TV Review: Tiger King: Murder, Mayhem and Madness (2020)

Original Run: March 20th, 2020
Created by: Chris Smith, Fisher Stevens, Eric Goode, Rebecca Chaiklin
Directed by: Eric Goode, Rebecca Chaiklin
Music by: Mark Mothersbaugh, John Enroth, Albert Fox, Robert Mothersbaugh
Cast: Joe Exotic, Carole Baskin, Bhagavan Antle, John Finlay, Rick Kirkham, John Reinke, Saff Saffery, Jeff Lowe, Howard Baskin, Travis Maldonado, Dillon Passage

Netflix, 7 Episodes, 41-48 Minutes (per episode)

Review:

I knew all about Joe Exotic and even though he’s a weird eccentric zoo keeper and wannabe politician that tried to pay someone to commit murder, I wasn’t super excited to have to sit through an entire documentary miniseries about it.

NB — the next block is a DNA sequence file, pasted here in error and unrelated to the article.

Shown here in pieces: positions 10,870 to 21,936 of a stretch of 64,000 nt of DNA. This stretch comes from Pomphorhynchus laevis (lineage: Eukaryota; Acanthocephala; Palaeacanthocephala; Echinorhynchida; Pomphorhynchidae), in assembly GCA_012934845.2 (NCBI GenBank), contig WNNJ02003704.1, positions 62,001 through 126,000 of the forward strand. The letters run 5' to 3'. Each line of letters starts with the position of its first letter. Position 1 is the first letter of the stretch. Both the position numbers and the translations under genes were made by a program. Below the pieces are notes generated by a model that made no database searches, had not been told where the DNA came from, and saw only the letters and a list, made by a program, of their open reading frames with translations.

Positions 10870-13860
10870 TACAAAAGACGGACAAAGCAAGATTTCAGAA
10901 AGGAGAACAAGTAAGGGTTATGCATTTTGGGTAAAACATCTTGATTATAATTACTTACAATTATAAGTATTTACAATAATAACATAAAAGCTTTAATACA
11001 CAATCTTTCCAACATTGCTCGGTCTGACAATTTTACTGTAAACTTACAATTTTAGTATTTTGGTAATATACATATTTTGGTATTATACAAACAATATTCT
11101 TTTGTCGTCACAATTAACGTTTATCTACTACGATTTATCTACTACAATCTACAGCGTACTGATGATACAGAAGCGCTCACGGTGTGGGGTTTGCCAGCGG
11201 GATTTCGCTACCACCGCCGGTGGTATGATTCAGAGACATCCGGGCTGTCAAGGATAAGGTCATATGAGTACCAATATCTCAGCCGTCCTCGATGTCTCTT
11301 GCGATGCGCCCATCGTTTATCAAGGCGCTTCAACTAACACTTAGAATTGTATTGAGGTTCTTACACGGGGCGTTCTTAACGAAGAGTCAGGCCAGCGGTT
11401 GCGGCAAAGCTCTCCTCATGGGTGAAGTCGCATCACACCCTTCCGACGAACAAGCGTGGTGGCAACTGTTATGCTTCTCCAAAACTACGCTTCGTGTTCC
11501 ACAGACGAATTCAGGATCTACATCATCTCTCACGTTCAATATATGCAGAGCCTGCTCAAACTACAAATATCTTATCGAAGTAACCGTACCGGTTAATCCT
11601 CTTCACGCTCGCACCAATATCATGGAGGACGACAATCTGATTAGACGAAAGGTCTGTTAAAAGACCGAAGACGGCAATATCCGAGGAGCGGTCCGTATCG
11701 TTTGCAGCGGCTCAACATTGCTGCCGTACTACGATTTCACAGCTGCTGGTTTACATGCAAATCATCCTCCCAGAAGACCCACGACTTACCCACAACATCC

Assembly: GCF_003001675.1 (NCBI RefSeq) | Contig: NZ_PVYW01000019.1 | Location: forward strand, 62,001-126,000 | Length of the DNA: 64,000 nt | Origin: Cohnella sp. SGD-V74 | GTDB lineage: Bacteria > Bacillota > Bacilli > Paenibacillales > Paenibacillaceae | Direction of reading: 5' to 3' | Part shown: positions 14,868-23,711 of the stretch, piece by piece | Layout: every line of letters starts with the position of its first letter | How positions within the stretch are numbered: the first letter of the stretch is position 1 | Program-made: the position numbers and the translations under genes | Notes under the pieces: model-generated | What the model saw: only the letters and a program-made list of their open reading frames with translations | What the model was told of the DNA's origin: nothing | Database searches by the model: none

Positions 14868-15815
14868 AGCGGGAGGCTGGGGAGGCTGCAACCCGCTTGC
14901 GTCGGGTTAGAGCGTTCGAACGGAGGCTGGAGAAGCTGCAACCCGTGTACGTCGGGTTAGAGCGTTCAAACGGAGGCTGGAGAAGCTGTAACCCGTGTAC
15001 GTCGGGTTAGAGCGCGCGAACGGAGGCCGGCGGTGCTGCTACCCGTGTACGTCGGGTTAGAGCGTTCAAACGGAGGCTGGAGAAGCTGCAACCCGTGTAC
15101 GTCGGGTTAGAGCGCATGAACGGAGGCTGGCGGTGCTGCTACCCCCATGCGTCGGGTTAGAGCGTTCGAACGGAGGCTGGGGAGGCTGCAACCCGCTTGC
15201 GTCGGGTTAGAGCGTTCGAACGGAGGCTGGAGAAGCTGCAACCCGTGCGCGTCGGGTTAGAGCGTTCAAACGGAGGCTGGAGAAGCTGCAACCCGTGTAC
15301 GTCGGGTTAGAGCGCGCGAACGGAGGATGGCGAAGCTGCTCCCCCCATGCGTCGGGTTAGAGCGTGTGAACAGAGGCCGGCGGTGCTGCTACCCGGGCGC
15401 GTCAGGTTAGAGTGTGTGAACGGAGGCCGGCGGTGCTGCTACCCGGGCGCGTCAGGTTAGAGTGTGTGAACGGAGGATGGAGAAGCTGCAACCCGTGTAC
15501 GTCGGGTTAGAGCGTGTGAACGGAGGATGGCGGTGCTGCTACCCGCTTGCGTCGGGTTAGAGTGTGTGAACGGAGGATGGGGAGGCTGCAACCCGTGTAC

Being that everyone and I mean everyone is talking about this damn show, I figured I’d just give the first episode or two a watch to see if it’s all that it’s cracked up to be. Well, I’ve got to say, it sucked me in.

Granted, this could be due to not having a whole lot to do during the COVID-19 pandemic but the real reason this latched onto my mind is due to all the other characters in this story. The majority of these people are all eccentric, batshit crazy and have major skeletons in their closets.

Sure, I knew who Carole Baskin was but I never really deep dived into her past, as this documentary does. I was also aware of Bhagavan Antle but I didn’t know that he basically ran a fucking zoo harem. Add in all the other colorful weirdos and criminals and this becomes one of the most intriguing and weirdest true crime sagas that I’ve ever seen unfold.